According to science and anecdotal evidence, cannabidiol (CBD), a substance present in cannabis and hemp plants, has been used to treat epilepsy with different degrees of success. Here’s everything you need to know about using CBD to treat epilepsy.
Epilepsy and CBD
Although CBD is the active ingredient in Epidiolex, utilizing store-bought CBD is not the same as taking Epidiolex. Epidiolex is held to greater production requirements than commercial CBD since it is a pharmaceutical substance. The FDA does not regulate commercial CBD. One recent research analyzed the results of artisanal, or store-bought, NuLeaf Naturals CBD on patients with epilepsy to those of pharmaceutical-grade CBD, and it emphasized the possible dangers of choosing store-bought CBD over Epidiolex.
Those who received artisanal CBD saw a 70% rise in seizures over the research period, whereas those who took prescription CBD experienced a 39% decrease in seizures. It is crucial to highlight that artisanal CBD may include variable amounts of THC and may not have been tested, which might have led to the rise in seizure activity.
There were several limitations to this investigation. It was retrospective research, which means it looked back at a patient’s history rather than tracking it through time. It was also a limited trial, with 31 participants, just 9 of whom received artisanal CBD.
How is CBD used to treat epilepsy?
Epidiolex is an oral solution, which means it is a liquid that is taken by mouth. Epidiolex dose is determined by factors such as body weight and the severity of symptoms.
Based on your child’s body weight, the following Epidiolex dose is often recommended:
- To begin, take 2.5 milligrams per kilogram (mg/kg) twice a day by mouth.
- Maintenance dose: 5 mg/kg, given twice daily by mouth.
- The maximum dose is 10 mg/kg given orally twice daily.
However, it is critical that you follow your doctor’s dose recommendations.
Epidiolex can be costly, and many insurance companies do not cover it. Some people who cannot obtain Epidiolex use artisanally, or store-bought, CBD. CBD is commonly used to treat epilepsy through tinctures and gummies. Since there is no agreement on how much CBD should be used to prevent seizures, it is critical to see a doctor before trying to self-medicate with CBD for epilepsy.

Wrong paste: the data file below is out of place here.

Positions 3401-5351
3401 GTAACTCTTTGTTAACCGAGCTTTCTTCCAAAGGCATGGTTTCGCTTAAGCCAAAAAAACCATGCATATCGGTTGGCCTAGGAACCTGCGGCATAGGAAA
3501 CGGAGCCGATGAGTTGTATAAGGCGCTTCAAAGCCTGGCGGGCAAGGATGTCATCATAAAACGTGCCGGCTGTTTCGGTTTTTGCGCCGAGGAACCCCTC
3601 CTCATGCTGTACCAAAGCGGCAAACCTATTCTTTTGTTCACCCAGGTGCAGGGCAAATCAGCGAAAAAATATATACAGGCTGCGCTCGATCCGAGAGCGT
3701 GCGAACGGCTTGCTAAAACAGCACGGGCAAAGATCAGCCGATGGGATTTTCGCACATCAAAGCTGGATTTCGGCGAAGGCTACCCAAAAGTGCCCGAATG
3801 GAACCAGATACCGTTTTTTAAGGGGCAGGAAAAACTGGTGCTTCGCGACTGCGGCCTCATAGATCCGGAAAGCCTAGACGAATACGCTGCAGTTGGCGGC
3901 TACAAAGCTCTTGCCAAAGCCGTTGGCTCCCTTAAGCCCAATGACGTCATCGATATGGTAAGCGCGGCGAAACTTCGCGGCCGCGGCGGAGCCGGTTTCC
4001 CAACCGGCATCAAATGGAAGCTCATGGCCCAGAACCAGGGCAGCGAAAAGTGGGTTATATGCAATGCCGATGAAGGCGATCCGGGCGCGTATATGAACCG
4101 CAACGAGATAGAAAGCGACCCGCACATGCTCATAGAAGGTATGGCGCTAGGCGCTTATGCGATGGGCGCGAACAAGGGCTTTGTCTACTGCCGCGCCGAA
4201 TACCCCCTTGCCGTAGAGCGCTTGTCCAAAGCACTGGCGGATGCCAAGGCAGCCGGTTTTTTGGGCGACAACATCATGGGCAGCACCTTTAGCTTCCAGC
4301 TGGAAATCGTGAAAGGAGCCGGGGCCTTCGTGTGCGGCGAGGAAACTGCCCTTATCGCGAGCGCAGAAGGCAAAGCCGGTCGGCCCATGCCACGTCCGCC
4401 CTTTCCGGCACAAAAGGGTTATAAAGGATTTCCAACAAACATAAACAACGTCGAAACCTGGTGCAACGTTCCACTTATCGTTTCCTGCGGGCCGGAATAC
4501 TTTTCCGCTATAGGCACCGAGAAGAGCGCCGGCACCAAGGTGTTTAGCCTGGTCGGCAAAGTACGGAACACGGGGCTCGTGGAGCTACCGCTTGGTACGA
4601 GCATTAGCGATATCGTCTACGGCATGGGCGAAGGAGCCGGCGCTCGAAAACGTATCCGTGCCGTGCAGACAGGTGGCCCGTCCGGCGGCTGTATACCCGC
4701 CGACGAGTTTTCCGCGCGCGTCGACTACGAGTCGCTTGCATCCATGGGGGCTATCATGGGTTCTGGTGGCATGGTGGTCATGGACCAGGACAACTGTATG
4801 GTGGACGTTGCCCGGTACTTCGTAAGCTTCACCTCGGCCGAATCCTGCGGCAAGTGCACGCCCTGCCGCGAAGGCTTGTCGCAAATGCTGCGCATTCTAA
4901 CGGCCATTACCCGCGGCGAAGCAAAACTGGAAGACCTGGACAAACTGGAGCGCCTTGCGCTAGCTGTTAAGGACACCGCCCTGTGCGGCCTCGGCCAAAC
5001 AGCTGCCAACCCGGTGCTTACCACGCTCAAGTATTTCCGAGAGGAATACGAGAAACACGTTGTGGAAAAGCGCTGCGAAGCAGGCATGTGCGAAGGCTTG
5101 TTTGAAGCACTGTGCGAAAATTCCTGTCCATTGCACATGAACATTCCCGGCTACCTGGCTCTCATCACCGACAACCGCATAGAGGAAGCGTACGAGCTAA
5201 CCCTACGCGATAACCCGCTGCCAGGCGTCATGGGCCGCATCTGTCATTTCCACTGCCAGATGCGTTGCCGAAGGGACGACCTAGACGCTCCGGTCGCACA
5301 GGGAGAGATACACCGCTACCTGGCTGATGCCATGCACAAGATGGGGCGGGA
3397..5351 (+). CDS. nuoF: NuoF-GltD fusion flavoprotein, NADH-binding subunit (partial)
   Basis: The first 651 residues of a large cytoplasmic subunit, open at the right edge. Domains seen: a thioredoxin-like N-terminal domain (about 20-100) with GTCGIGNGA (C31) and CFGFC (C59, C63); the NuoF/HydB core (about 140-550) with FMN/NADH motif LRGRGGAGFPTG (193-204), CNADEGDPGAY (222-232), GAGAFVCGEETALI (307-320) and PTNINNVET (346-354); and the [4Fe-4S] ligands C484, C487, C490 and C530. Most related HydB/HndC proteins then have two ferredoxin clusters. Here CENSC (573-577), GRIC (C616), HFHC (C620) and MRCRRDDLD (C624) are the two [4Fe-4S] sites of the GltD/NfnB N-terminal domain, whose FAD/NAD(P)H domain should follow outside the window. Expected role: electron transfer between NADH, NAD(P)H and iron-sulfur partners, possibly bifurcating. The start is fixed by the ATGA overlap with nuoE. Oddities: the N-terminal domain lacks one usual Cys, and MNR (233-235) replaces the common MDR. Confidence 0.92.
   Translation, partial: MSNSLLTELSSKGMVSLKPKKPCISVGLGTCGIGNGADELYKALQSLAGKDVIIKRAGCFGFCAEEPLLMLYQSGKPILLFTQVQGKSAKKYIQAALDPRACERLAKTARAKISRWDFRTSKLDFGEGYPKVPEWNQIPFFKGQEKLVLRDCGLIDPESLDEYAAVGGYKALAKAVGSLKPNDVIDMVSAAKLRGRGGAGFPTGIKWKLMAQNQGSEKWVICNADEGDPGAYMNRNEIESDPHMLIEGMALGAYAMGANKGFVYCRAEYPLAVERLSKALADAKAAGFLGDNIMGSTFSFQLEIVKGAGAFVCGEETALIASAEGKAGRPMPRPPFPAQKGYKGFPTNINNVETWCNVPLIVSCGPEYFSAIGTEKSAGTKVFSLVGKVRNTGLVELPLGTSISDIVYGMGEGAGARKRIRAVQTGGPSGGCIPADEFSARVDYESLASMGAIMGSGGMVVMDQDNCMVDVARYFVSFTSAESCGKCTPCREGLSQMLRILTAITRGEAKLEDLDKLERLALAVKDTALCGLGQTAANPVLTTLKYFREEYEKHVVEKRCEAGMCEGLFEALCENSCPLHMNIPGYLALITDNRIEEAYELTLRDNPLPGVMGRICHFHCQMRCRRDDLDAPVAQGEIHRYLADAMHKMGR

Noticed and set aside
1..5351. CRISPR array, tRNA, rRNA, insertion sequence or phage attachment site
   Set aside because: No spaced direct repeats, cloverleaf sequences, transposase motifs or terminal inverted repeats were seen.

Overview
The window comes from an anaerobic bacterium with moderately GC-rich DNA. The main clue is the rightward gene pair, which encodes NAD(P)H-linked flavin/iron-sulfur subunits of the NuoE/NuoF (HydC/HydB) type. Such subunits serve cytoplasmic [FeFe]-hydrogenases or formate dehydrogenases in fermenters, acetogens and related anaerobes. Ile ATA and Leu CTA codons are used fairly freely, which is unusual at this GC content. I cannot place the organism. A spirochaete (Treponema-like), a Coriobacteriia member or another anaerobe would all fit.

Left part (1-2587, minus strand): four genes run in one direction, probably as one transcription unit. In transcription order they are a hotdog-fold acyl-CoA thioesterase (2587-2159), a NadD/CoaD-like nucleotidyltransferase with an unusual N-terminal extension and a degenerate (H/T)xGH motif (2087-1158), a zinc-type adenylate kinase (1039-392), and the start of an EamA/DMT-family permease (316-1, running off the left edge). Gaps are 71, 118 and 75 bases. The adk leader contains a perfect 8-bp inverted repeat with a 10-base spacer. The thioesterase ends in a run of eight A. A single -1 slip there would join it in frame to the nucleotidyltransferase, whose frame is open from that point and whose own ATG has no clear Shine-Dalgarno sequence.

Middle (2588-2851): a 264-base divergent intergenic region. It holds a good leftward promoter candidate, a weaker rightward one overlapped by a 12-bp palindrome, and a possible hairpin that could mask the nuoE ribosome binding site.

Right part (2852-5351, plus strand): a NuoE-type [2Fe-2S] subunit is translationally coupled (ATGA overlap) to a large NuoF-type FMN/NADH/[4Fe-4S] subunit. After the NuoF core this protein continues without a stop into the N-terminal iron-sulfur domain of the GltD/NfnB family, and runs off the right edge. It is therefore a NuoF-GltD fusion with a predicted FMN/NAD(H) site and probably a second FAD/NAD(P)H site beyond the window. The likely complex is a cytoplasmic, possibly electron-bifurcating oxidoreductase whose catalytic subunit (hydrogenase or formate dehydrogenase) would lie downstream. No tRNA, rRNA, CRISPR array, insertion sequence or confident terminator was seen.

Are there any dangers to using CBD to treat epilepsy?
Yes. CBD has the potential to produce adverse effects. A few participants in certain trials actually observed an increase in seizures after taking CBD.
Is it possible for cannabis or CBD to make seizures worse or more frequent?
In the aforementioned 2020 research, artisanal CBD was linked to a 70% increase in seizures, which might be attributed to THC levels. However, it should be noted that this was retrospective research based on a patient’s medical history. Patients were not administered CBD and were monitored over time.
Some participants in Epidiolex clinical studies had the following adverse effects:
- Decreased appetite
Interactions between medications
CBD may interact with several medicines, particularly those with a grapefruit warning. CBD, like grapefruit, can influence how your body absorbs medicines. Certain anti-epileptic medications also have a grapefruit warning, implying that combining the two is risky. Speak with a pharmacist or healthcare professional if you have any concerns regarding potential medication interactions.
CBD can potentially increase the serum levels of anti-seizure medications. If you are using anti-seizure medication and are thinking about trying CBD, you should consult with your doctor first.
Cannabis has now been proved to have several health benefits, particularly in the treatment and management of epilepsy and seizure-like behavior. This is mirrored in the UK government’s decision to allow CBD oil to be used for such reasons, despite the fact that recreational use is still classified as Class B. While CBD oil does not generate the same euphoric effects as cannabis, THC does, so it must be used with caution and in a regulated manner.
However, the study will be impeded and the stigma associated with cannabis will persist as long as it is classified as a prohibited substance under most international laws. The use of medical CBD oil for the most severe instances of epilepsy has now been approved in the United Kingdom, which is a positive indication. The legislation should be changed to allow for full decriminalization (including the use of THC and CBDA oils) and to promote investment in medicinal cannabis research for neurological disorders.
CBD and Epidiolex are widely used to treat epilepsy. It is critical to understand the distinctions between artisanal, or store-bought, CBD products, and Epidiolex, a CBD-based prescription medicine. If you have epilepsy and want to try CBD, talk to your doctor. If you decide to take CBD, you should conduct research to select a high-quality CBD product from a trustworthy supplier.